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Did you know that...
  • gamma-ray bursts are the most spectacular celestial fireworks since the big bang.

  • within seconds or minutes, they may emit more energy than our sun will release during its entire 10 billion years of life. (1)

  • the explosions that give rise to gamma-ray bursts eject debris at nearly the speed of light (186,000 miles per second).

  • it has taken about 12 billion years for the gamma rays from one recently detected burst to reach us. (2)

  • even though they occur billions of light-years away, some gamma-ray bursts are so powerful that they can affect electronics in spacecraft. (3)

  • if a large gamma-ray burst occurred within about 3,000 light-years of us, it would be catastrophic to life on Earth. (4)

  • our sky is hit with gamma rays from a distant burst roughly three times every day. (5)

  • more energetic and penetrating than X-rays, gamma rays can pierce half an inch of lead.

  • gamma rays are photons, just like the ones we see as optical light, but about a million times more energetic. (6)

  • most of a burst's energy comes in the form of radiation of between 100,000 and 1 million electron volts (the photons of optical light, by contrast, have energies of a few electron volts). (7)

  • if a particularly powerful gamma-ray burst radiated its energy as visible light, that burst would appear to us brighter than any star, as bright as Venus or Jupiter. (8)

  • even though it was 10 billion light-years away, a gamma-ray burst detected on January 23, 1999 bore an optical flash so bright that it could have been seen with a pair of binoculars. (9)

  • if that burst had occurred in the Milky Way galaxy, it would have shone as bright as our sun at midday. (10)

  • gamma-ray bursts can last from about 30 milliseconds to over an hour. (11)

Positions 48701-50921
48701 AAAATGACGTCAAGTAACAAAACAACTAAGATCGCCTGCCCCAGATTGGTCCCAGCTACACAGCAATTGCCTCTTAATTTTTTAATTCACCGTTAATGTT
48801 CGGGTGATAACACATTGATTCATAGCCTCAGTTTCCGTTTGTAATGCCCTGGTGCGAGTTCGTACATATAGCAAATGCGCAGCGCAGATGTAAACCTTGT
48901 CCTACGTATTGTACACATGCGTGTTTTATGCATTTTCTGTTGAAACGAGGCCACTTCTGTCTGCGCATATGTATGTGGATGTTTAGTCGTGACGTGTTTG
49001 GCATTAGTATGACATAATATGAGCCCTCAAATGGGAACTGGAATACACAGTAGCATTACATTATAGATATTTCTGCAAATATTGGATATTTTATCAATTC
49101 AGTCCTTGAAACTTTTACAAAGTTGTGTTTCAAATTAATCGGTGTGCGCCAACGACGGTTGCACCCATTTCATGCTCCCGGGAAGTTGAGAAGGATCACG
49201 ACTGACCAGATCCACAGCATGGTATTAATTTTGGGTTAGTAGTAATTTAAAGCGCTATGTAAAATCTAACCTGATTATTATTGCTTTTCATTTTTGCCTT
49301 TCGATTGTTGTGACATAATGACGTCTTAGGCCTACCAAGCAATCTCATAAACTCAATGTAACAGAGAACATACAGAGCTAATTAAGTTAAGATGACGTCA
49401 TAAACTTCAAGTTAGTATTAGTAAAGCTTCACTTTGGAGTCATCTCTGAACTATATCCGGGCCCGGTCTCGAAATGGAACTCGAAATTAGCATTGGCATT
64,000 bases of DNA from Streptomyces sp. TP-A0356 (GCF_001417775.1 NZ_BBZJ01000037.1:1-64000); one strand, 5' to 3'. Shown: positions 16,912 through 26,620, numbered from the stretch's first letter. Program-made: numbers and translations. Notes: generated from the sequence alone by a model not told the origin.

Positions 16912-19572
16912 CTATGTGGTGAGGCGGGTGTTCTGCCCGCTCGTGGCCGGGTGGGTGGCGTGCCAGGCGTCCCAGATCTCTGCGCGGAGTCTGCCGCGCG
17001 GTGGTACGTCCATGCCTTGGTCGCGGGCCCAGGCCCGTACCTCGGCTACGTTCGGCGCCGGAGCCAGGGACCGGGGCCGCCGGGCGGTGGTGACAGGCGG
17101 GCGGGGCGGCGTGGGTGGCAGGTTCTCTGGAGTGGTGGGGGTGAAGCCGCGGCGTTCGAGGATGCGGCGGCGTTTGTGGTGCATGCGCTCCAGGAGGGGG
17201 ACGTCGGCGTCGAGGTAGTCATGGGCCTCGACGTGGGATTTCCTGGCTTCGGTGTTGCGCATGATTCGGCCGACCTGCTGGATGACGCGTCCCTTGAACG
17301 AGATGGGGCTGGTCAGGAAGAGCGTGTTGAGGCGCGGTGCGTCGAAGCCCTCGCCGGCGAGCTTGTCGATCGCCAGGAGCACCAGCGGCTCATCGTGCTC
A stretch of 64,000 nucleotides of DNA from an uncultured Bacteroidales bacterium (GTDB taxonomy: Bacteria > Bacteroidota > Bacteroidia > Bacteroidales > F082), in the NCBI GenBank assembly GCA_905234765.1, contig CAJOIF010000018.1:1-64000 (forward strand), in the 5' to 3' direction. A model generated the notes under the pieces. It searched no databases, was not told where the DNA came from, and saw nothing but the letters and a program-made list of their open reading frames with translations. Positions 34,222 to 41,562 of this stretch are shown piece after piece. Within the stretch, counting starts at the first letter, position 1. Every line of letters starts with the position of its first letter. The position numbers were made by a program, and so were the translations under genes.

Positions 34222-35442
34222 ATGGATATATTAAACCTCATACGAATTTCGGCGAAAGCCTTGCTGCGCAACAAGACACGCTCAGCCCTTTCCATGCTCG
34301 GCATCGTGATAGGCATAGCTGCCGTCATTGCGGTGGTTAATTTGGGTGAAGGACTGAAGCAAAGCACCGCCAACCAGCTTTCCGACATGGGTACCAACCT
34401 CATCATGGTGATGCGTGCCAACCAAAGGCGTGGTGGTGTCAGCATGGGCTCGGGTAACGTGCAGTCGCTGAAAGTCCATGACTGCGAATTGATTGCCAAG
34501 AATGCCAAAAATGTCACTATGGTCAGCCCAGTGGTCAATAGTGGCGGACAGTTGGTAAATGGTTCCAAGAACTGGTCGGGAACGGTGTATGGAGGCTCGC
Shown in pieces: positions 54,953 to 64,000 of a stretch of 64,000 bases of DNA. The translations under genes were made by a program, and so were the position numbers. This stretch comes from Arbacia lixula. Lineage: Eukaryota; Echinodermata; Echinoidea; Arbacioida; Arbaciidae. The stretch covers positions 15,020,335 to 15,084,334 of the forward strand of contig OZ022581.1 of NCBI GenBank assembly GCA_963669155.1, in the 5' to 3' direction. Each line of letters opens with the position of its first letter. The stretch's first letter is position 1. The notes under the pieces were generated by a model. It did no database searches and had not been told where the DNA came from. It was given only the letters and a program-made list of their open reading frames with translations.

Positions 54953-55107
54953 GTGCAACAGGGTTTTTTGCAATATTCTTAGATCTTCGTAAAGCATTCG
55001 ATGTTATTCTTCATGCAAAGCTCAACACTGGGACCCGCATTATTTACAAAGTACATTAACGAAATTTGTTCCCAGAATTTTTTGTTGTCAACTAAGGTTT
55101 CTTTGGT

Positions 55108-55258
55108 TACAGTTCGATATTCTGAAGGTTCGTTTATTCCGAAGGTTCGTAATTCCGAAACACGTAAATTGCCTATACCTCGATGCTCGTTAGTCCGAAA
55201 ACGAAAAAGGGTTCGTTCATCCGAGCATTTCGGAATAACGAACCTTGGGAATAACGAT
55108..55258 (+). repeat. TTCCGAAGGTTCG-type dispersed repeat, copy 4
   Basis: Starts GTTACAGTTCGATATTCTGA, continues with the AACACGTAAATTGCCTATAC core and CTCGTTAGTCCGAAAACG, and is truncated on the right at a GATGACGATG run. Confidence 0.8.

• astronomers have located gamma-ray bursts in regions of very dense gas where new stars are born. (12)

  • many theorists today believe that gamma-ray bursts may be associated with a violent death of massive stars, i.e., powerful supernova explosions.

  • gamma-ray bursts, which may have arisen when some of the first stars that formed following the big bang died, may hold clues to the earliest universe.

  • they were only detected, by chance, in the late 1960s, when U.S. military satellites monitoring our planet for gamma rays from nuclear weapons tests detected an entirely new source of gamma rays coming from deep space. (13)

  • by 1998, 25 years after publication of the scientific paper that announced the discovery of gamma-ray bursts, more than 3,000 scientific papers had been written about the phenomenon. (14)

  • yet where they originate, and why they have such truly astronomical energies, continues to stump astronomers. (15)


Note: Unless otherwise specified, all sources are NOVA/WGBH.
  1. Gerald J. Fishman and Dieter H. Hartmann. 1999. "Gamma-Ray Bursts: New Observations Illuminate the Most Powerful Explosions in the Universe." In The Scientific American Book of Astronomy, edited by the editors of Scientific American. New York: The Lyons Press, p. 21.
  2. from "Hypernova," a BBC Horizon program, original airdate 10/18/01.
  3. Bohdan Paczynski. 2001. "Gamma-Ray Bursts—The Most Spectacular Fireworks." In Our Universe: The Thrill of Extragalactic Exploration, As Told by Leading Experts, ed. S. Alan Stern (Cambridge University Press, 2001), p. 90.
  4. Peter J. T. Leonard and Jerry T. Bonnell. 1998. "Gamma-Ray Bursts of Doom." Scientific American, February 1998.
  5. Fishman and Hartmann, p. 21.
  6. Paczynski, p. 90.
  7. Fishman and Hartmann, p. 24.
  8. Paczynski, p. 90.
  9. Ibid., pp. 103-104.
  10. Ibid., p. 105.
  11. Fishman and Hartmann, p. 24.
  12. "Gamma-Ray Bursts May Originate in Star-Forming Regions." NASA News Release, 4/4/01.
  13. Paczynski, p. 89.
  14. Fishman and Hartmann, p. 26.
  15. Ibid., p. 21

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